GM Blog Cop: "I'm Not Saying We Haven't Made Some Mistakes"

Robert Farago
by Robert Farago
gm blog cop i m not saying we haven t made some mistakes

As readers of our General Motors Death Watch know, GM e-rotweiler and junket dispenser Christopher Barger thinks TTAC is WAY too negative. At least we're not double negative. Check out the Director of GM Global Communications Technology's response to a CNBC poll. Phil LeBeau asked readers to choose one of four culprits– management, unions, SUVaphilia or Toyondissan– for GM's sagging stock price and rapidly declining fortunes. Barger sent a "now hold on a god damn minute" email to LeBeau which tells us exactly how GM's spinning their [death] spiral: it's the economy, stupid. "In fact, these economic headwinds are taking their toll on virtually every American business and industry — and consumers from all walks of life too. Singling out one company for criticism when the entire economy is struggling seems a bit unfair, don't you think? It's kind of like blaming one person for being out of work when unemployment is on the rise." ( Tell that to Honda.) There's a lot of B.S. to wade through, from GM strengthening its brands, to the fact that the automaker sells eight (count 'em eight) hybrids, to "our products can go toe-to-toe with anything on the market today." Barger's central message: fuck the past. "I think it's more constructive to look forward and to try to continue improving things, don't you?" As the old saying goes, those who don't learn from history have a bright future in corporate PR.

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  • Oboylepr Oboylepr on Jun 02, 2008
    The main reason for GM’s collapse - corporate delusion. Too true! But why? In part because they believe their own PR. It's one thing to say "we make the world's tastiest pizza" as an advertising slogan and quite another to say "problems? what problems? Nothing to see here!" As Mel said, Wagoner & co will ride this down to the bitter end in total denial and all because they believed their own nonsense. At the end of the day GM's minority shareholders will be left with worthless paper. With every passing day I am begining to think Buickman is right about what's going on because it gets more difficult to believe that there could be so much incompetence in RenCen. That being said, the alternative explanation is much much worse.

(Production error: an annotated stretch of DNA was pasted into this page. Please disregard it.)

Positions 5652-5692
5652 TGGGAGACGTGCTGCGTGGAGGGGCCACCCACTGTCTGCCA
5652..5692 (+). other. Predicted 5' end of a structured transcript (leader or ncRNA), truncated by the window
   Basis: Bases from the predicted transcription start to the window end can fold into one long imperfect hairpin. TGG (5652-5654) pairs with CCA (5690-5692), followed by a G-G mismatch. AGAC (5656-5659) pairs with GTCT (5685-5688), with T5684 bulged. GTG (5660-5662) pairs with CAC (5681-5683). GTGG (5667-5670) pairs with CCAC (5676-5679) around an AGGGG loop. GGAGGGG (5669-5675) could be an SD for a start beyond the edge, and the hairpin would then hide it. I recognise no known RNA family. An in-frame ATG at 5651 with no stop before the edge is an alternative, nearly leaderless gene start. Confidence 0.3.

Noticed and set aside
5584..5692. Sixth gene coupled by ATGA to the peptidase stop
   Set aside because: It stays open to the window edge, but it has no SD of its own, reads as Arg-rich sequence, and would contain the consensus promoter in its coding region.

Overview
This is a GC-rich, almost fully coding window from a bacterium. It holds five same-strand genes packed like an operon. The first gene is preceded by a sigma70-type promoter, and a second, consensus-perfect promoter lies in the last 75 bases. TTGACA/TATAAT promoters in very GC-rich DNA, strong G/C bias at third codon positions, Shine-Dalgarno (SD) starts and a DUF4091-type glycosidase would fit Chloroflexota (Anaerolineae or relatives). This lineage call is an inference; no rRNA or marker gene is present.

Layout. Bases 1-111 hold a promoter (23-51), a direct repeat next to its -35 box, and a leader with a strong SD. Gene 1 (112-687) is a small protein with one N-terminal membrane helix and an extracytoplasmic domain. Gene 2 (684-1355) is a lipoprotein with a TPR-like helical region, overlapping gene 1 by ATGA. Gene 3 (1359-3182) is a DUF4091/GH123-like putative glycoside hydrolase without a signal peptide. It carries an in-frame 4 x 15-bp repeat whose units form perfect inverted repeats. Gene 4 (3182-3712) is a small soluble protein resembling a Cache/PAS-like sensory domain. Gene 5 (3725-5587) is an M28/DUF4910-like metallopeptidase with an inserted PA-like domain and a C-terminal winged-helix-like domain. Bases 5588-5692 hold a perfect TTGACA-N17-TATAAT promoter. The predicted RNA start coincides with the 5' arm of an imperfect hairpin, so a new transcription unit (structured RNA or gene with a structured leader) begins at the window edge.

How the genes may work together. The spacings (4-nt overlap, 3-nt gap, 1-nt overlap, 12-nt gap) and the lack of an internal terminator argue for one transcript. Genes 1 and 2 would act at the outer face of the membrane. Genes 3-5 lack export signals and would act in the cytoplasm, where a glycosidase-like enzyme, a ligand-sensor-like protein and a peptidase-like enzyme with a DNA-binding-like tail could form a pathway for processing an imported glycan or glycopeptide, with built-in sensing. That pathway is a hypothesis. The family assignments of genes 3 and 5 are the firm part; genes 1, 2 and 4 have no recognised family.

• Brent Brent on Jun 02, 2008

    This comment is unrelated: I can't seem to locate the e-mail address that sends directly to Robert Farago's inbox. If anyone has it readily available to share, please let me know. I've seen it posted before, but can't seem to find it. I'm sure I've just missed it somehow. Thanks.

  • Robert Farago Robert Farago on Jun 02, 2008

  • Mullholland Mullholland on Jun 02, 2008

    holydonut : You need to get your facts straight on several fronts. "From 1995 on the company (Mazda) just got hammered with one bad decision after another. It took Ford coming in to save them". Fact: Ford has had a controlling interest (33%) in Mazda since 1984. And Ford had a strong hand in Mazda's product and marketing miscues that occurred from that time until the development and launch of the Mazda 6. Since that launch, Mazda has flourished because Ford left them alone as a byproduct of their distractions with other ventures Jag/Land Rover/Aston Martin/Volvo. Their success is a testimony to the power of LESS Ford management. Your post concludes with the question: Who will save Ford? Given all of the Ford products in the mid-size segment that are built around that Mazda 6 platform (Fusion/Milan/MKZ) it seems Mazda is doing all that it can to save Ford.